It’s said that investing in stocks is basically a bet.
After all, plunking down thousands of dollars for equity in a company is making a bet that they’ll be able to grow over time and grow your investment as well.
However, I like to hedge that bet by making sure that I invest in companies that pay growing dividends.
That’s because I’m receiving a little bit of my investment back with every dividend payment. That reduces the size of my “bet” over time, and the amount of capital I can possibly lose.[ad#Google Adsense 336×280-IA]But another way to hedge is to invest in companies that produce products and/or services that people almost cannot live without.
Take food for instance.
It’s a good bet that people aren’t going to stop buying takeout pizza, right?
Would it be too much of a stretch to say that consumers will still be buying fried chicken 10 years from now? What about Mexican food like burritos and tacos?
A company that provides these types of products has likely been around for a while and will also likely remain so.
That’s why an investment in a company like Yum Brands, Inc. (YUM) seems like a good idea here.
Yum is the less well-known name for a company that houses some of the world’s most popular quick service restaurants. That includes KFC, Taco Bell, and Pizza Hut. Combined, the company operates more than 40,000 units across more than 125 countries.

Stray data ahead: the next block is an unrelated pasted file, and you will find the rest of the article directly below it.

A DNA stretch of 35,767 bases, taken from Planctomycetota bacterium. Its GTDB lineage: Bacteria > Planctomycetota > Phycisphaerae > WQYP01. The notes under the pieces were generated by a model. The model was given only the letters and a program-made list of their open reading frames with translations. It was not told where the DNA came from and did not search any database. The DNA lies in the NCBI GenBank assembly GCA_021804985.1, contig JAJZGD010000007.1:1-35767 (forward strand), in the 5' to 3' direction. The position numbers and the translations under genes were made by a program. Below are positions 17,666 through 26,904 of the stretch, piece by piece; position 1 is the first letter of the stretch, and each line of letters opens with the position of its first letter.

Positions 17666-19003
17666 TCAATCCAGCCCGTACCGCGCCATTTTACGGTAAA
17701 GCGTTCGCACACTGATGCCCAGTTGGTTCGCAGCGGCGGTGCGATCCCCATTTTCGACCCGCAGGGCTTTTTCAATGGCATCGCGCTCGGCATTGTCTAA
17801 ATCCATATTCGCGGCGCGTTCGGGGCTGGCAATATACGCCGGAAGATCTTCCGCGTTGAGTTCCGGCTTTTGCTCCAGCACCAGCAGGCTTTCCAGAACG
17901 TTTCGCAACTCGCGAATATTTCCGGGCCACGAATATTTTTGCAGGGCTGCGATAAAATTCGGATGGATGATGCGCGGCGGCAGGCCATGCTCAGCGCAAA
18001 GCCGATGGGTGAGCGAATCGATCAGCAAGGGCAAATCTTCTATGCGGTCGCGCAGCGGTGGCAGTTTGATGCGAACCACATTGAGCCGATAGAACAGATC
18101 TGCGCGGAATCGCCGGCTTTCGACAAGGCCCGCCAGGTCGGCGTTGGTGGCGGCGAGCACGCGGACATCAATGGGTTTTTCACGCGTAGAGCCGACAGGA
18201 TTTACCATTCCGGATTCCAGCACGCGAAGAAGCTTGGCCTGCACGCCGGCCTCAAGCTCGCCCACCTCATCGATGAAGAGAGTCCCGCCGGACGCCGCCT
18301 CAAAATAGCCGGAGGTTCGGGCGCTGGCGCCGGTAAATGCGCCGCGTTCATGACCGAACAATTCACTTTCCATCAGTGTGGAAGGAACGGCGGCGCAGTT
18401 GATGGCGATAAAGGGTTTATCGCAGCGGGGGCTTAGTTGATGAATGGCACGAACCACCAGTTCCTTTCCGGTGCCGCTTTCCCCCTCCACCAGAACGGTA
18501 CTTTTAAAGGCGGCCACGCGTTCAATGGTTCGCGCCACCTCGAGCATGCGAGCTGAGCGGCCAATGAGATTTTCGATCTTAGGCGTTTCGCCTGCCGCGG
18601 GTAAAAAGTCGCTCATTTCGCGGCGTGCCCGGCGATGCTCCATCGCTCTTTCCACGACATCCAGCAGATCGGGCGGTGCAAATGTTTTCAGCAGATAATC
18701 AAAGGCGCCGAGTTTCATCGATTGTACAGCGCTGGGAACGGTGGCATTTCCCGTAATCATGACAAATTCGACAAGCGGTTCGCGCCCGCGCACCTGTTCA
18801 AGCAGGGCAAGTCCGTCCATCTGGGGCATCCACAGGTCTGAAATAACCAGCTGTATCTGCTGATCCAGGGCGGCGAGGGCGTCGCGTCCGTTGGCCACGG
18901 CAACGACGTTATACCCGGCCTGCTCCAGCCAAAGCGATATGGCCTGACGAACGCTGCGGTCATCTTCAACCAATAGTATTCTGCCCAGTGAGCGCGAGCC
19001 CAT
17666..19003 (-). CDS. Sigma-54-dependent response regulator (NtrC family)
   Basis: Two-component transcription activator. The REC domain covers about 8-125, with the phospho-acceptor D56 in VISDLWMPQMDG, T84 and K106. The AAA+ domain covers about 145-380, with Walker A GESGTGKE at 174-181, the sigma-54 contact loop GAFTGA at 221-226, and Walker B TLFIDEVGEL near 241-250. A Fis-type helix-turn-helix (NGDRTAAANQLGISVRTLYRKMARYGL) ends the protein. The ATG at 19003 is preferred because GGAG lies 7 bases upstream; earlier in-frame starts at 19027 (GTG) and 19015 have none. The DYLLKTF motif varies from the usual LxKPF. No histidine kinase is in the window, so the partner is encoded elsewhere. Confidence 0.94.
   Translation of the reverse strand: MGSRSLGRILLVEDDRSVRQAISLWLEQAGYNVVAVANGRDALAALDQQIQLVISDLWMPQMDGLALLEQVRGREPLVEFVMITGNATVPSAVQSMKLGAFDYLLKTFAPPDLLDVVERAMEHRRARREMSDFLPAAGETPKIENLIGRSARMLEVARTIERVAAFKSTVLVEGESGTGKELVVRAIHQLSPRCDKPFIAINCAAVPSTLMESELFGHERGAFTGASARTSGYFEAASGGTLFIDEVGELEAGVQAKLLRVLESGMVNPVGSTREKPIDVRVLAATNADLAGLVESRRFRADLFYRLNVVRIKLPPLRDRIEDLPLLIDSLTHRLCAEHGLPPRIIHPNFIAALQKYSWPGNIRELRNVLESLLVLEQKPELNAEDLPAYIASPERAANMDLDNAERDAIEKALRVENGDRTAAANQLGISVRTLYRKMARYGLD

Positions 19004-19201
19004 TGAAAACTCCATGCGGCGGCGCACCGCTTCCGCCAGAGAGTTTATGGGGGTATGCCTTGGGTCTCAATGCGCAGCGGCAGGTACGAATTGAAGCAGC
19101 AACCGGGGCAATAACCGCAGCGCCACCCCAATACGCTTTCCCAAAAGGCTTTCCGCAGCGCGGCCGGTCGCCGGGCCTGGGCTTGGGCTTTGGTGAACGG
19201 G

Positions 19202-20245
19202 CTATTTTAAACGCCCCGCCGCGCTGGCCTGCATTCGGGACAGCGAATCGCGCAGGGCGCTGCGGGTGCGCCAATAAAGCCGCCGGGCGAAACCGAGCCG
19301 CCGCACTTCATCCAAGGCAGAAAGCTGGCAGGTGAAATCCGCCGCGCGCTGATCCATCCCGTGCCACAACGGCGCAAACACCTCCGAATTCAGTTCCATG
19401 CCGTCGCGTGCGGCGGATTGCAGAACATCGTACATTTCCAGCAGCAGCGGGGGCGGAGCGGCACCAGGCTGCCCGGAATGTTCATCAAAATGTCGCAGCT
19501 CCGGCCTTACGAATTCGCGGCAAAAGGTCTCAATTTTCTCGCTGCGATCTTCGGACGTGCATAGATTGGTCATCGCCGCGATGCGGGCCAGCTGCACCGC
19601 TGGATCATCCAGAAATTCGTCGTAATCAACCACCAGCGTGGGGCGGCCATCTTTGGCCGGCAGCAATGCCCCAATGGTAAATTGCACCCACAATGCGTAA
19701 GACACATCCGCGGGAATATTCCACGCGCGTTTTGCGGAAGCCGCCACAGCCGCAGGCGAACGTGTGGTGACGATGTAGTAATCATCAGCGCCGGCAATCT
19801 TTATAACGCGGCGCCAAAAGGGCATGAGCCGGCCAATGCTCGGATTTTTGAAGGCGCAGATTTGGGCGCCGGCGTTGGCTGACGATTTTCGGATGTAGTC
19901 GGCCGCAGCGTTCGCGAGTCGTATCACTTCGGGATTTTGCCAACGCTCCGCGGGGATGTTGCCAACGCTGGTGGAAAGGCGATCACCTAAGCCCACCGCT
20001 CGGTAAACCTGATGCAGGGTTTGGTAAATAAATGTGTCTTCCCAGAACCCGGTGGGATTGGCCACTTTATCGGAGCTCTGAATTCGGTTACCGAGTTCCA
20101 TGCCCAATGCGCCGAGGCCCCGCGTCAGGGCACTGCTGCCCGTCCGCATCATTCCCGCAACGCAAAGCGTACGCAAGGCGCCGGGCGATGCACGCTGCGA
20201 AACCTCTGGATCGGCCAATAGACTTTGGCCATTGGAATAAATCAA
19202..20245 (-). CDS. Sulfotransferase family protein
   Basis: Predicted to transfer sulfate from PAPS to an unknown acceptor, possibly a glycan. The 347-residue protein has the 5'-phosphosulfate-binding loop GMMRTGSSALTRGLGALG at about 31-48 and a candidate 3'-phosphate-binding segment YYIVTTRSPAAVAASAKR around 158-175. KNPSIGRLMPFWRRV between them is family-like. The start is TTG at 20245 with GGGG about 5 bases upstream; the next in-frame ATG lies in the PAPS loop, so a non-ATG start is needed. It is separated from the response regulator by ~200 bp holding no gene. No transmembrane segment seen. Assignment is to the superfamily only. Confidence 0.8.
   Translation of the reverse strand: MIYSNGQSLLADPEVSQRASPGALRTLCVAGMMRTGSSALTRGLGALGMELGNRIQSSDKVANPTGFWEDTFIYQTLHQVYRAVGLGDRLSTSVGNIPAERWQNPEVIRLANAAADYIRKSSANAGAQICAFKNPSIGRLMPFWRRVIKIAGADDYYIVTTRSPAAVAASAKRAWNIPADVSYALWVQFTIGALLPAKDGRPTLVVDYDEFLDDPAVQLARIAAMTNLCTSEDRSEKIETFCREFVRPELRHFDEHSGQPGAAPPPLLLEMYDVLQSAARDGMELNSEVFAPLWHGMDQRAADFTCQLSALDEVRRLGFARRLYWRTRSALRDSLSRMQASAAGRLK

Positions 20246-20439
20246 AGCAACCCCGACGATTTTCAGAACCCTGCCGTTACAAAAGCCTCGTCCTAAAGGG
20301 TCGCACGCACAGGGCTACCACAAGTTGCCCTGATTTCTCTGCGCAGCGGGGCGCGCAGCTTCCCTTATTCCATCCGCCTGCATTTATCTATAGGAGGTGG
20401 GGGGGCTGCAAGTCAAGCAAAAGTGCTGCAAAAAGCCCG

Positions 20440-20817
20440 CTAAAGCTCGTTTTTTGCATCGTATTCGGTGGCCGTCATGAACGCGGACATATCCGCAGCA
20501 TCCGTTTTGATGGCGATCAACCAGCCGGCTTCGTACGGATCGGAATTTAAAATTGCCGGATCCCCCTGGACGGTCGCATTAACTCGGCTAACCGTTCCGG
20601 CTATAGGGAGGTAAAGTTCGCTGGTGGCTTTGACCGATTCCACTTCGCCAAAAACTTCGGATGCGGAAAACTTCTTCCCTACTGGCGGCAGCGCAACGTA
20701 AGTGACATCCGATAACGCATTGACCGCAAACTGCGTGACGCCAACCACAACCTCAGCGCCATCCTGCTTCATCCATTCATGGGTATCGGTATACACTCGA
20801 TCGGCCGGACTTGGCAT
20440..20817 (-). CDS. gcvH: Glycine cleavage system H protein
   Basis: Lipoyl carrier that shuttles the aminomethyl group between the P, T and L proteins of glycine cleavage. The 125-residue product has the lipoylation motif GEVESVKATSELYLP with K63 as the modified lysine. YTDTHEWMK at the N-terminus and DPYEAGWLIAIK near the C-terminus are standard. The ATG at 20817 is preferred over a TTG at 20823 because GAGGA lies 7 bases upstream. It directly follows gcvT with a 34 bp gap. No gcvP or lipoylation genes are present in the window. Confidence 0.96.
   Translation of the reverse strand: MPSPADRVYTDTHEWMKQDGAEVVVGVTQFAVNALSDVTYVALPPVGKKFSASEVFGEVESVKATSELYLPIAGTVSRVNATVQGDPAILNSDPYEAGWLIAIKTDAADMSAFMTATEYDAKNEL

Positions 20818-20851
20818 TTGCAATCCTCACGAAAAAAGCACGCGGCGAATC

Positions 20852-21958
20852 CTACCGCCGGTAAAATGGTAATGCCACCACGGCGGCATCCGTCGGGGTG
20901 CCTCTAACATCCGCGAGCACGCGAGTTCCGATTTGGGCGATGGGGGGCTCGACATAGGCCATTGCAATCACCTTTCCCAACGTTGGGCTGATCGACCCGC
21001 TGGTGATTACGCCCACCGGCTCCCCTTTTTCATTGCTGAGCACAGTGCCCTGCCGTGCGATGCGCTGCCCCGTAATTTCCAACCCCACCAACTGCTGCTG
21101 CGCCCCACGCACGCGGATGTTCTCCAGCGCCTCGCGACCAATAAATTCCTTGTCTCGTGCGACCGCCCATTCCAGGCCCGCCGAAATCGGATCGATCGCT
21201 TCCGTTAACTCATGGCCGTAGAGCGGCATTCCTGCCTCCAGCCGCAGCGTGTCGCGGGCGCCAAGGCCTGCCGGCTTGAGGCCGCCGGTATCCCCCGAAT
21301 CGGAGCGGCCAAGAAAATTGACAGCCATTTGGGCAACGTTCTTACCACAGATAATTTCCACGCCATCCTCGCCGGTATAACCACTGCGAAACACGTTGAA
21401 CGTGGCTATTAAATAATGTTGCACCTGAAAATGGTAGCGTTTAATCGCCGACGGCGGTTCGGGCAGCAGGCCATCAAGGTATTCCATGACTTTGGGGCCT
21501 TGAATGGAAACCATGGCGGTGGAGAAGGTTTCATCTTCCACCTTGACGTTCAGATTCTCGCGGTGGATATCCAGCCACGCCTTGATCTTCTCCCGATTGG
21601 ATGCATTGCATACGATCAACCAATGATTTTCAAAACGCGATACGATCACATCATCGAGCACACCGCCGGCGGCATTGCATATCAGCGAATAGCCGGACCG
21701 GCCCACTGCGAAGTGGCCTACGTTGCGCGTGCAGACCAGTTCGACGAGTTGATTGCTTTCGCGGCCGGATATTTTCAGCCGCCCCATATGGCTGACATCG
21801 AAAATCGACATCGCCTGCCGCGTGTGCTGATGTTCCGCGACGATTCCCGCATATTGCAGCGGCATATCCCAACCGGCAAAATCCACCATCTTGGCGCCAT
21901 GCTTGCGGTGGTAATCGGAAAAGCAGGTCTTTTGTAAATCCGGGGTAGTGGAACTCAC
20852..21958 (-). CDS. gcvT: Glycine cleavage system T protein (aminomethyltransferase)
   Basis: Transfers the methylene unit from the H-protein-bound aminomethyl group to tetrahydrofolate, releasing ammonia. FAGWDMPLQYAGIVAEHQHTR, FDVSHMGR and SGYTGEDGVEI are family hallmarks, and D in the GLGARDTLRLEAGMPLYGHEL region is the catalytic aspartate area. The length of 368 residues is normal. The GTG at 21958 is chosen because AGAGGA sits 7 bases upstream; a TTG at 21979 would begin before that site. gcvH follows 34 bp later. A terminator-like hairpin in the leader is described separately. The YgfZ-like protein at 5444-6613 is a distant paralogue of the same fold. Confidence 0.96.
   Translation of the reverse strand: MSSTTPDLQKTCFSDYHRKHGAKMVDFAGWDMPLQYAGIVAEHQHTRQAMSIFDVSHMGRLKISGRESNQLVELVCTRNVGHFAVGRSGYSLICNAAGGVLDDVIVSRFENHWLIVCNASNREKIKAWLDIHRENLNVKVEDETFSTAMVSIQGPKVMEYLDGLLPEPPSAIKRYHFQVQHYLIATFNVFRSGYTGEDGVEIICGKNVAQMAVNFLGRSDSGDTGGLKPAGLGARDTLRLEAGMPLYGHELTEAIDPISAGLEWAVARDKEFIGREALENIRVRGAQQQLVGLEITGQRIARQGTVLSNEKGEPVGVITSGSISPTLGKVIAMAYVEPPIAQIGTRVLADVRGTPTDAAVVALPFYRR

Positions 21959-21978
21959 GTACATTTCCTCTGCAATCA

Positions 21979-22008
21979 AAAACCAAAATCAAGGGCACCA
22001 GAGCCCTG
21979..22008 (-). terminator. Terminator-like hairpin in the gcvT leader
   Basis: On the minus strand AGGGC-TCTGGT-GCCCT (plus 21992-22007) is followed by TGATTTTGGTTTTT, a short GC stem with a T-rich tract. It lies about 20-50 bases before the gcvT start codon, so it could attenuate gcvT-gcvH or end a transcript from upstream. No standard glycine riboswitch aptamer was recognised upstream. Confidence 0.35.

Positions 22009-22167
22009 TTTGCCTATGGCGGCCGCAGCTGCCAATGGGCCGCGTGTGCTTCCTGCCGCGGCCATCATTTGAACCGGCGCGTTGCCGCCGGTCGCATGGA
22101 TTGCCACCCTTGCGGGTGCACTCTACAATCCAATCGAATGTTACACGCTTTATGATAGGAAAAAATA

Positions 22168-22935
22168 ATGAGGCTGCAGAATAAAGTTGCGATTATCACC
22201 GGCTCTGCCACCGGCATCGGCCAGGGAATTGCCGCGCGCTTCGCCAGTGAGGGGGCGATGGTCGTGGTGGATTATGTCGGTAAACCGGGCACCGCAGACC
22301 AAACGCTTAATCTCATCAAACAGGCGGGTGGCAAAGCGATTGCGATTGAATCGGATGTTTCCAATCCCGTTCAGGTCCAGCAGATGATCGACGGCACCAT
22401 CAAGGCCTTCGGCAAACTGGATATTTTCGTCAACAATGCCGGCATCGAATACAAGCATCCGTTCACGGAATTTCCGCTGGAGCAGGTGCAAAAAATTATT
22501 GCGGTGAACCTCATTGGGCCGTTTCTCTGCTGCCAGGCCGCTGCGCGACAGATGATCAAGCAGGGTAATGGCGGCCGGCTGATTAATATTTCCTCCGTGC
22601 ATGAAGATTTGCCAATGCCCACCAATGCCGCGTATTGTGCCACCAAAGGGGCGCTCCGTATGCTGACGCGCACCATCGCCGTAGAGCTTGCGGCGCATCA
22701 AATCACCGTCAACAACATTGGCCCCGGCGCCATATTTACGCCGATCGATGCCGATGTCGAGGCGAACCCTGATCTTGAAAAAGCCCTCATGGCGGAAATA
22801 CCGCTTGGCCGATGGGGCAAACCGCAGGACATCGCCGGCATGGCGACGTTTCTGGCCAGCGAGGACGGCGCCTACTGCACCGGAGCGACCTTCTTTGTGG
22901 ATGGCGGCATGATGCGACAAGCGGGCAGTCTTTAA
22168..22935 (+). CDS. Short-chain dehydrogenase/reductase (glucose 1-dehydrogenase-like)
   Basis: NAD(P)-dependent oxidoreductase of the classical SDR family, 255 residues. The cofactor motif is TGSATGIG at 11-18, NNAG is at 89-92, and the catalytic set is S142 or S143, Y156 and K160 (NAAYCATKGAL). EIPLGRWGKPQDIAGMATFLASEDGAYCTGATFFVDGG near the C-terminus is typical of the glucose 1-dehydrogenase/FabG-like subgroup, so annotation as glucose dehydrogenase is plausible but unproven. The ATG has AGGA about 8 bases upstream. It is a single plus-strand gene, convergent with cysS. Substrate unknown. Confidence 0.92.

This company has a huge opportunity on its hands. Sure, young consumers here in the US are perhaps increasingly likely to purchase food from higher-cost restaurants that serve what’s perceived to be higher-quality food. However, YUM is spread out across the world with a lot of exposure to fast-growing markets in India and China. There are huge tailwinds on their side here as you have an increasing number of consumers joining the ranks of the global middle class, and these consumers will be hungry and in a hurry.
YUM has grown especially quickly in China, where its KFC brand has been incredibly popular. KFC now operates more than 4,600 outlets in China, which makes them by far the country’s largest quick service restaurant chain. As Chinese consumers have prospered, so has KFC. Though that means the market becomes more competitive and consumers’ choices become greater, this growth has helped fuel YUM’s global brand.
So let’s take a look and see what a massive collection of global, high-quality quick service restaurant chains can deliver in terms of profit and growth.